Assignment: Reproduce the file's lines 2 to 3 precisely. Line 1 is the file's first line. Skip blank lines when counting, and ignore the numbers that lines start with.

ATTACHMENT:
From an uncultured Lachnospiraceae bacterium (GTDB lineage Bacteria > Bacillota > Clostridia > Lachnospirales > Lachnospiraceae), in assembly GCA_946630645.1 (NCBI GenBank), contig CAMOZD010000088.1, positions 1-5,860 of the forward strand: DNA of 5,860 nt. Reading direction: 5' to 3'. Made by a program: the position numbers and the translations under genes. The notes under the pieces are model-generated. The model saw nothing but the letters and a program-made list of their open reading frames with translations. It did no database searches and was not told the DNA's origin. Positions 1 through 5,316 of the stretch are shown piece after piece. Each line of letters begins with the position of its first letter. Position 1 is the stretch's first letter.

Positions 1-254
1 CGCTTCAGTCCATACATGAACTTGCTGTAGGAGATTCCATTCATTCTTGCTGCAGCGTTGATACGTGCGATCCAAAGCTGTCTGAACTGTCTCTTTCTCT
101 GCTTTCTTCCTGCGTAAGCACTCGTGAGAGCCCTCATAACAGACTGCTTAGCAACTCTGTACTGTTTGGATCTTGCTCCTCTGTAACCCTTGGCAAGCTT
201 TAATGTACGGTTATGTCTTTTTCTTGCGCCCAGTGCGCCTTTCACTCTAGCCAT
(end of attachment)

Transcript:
Positions 1-254
1 CGCTTCAGTCCATACATGAACTTGCTGTAGGAGATTCCATTCATTCTTGCTGCAGCGTTGATACGTGCGATCCAAAGCTGTCTGAACTGTCTCTTTCTCT